Reducing the Risks of the Silent Killer: Treating High Blood Pressure

High blood pressure is an extremely common ailment – some sources suggest that at least 1 in 3 Americans are afflicted with the disease. Unfortunately, there are not many observable symptoms of high blood pressure, most people who suffer from the disease only find out because a routine check shows their blood pressure is abnormally high.

Patients may have high blood pressure for many years without being diagnosed, and if left untreated high blood pressure can lead to many serious consequences, including heart attack, kidney failure and stroke.

Fortunately, there are effective ways of treating high blood pressure. These include a number of options and techniques, one of which will certainly work for most patients.

Treating High Blood Pressure: Drug therapy

The most common way of treating high blood pressure is with prescription medications. There are a variety of different types of drugs available, and because high blood pressure is a common ailment, new drugs are being developed all of the time.

In the vast majority of cases, doctors can develop a regimen for treating high blood pressure, however finding just the right combination of drug, dosage amount and dosage schedule can be a challenge. Initial treatment often requires a lot of experimenting and follow up testing, so be prepared for a delay in finding the right drug / combination of drugs for you.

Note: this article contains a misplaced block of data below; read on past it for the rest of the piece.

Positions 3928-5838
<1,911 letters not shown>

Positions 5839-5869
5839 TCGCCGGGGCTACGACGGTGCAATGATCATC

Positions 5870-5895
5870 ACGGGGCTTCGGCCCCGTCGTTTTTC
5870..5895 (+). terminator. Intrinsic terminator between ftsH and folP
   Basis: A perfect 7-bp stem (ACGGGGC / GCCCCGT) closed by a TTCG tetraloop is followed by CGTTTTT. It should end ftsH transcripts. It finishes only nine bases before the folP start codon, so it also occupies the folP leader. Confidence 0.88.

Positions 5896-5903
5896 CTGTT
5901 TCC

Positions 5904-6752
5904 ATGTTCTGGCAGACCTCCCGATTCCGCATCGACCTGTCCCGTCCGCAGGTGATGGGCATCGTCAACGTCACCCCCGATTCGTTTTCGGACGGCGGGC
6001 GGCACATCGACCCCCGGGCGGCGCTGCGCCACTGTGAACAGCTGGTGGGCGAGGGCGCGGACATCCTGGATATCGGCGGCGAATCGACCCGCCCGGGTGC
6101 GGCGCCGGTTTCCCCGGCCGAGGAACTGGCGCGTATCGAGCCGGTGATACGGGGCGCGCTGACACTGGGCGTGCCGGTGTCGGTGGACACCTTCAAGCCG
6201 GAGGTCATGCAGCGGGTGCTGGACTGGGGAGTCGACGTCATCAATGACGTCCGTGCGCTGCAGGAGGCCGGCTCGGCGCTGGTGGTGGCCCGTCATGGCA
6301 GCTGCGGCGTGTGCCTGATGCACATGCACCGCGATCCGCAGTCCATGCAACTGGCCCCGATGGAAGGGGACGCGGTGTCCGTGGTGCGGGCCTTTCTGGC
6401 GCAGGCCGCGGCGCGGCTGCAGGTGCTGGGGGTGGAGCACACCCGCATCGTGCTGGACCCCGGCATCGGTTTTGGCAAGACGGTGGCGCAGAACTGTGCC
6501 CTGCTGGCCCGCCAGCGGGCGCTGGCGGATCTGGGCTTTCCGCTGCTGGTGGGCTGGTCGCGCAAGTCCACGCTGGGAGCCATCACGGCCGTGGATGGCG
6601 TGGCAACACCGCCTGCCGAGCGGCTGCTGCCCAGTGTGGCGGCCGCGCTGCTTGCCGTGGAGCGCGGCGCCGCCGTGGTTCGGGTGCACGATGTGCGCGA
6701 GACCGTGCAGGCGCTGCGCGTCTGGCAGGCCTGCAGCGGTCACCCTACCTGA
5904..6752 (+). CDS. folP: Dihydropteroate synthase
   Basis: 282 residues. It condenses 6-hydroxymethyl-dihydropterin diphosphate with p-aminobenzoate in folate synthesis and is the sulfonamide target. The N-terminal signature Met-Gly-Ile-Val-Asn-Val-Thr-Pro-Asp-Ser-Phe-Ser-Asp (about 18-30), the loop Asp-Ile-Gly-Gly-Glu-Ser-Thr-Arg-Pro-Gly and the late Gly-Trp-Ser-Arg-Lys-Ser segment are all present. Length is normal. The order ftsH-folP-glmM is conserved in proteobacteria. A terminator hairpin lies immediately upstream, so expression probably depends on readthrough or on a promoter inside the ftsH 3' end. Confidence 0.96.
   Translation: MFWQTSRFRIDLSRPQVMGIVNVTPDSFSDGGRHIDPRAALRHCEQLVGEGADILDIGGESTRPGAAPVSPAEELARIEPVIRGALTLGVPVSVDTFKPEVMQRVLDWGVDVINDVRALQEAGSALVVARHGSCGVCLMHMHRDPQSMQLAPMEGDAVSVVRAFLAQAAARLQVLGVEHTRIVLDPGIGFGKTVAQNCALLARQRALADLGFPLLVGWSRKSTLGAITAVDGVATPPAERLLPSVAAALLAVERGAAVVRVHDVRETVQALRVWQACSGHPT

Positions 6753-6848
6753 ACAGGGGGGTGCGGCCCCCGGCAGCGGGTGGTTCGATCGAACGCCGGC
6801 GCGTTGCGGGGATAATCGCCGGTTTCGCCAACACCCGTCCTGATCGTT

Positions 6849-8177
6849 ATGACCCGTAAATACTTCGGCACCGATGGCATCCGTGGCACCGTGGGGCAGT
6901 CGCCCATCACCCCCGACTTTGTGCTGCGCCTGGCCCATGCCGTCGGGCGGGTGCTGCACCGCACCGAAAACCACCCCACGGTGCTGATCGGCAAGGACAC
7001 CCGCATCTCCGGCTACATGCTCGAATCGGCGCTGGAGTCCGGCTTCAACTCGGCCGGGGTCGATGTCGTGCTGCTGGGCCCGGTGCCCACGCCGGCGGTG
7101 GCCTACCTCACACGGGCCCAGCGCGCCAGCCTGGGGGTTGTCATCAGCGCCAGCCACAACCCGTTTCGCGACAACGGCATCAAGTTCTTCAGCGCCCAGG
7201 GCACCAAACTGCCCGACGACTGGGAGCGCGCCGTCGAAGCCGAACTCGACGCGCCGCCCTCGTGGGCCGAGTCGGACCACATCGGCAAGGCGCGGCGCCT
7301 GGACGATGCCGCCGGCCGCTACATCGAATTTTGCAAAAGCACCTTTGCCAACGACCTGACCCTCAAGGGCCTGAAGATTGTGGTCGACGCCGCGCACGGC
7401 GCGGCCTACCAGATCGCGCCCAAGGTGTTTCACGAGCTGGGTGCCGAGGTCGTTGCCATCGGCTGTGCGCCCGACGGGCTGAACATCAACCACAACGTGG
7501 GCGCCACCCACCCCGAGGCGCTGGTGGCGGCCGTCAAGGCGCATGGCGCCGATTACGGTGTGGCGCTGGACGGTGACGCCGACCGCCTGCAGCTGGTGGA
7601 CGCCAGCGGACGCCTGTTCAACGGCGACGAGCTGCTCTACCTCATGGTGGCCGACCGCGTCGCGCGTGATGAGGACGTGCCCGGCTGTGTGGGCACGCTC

Treating High Blood Pressure: Lifestyle Changes

Three major areas of habits can impact high blood pressure, and therefore can be crucial for treating high blood pressure: diet, exercise and stress. A diet high in fats (especially saturated and trans-fats) leads to clogging of the arteries – restricting artery size increases blood pressure and also causes tissues inside arteries to tear.

In fact, reducing fat intake (including eliminating all fried foods) may be the single more important lifestyle change for treating high blood pressure.

Increasing exercise can also help alleviate blood pressure. Increased exercise strengthens the cardiovascular system and lowers cholesterol levels in the blood. Further, temporarily increasing blood flow can help reduce the restriction in arteries caused by poor diet.

Finally, reducing stress may also be useful in treating high blood pressure. There are many stress reduction techniques to consider and consulting a professional is probably your best bet to decide which would work best for you. Some options include meditation, yoga, exercise and visualization and hypnosis. Some people have also reported success with biofeedback.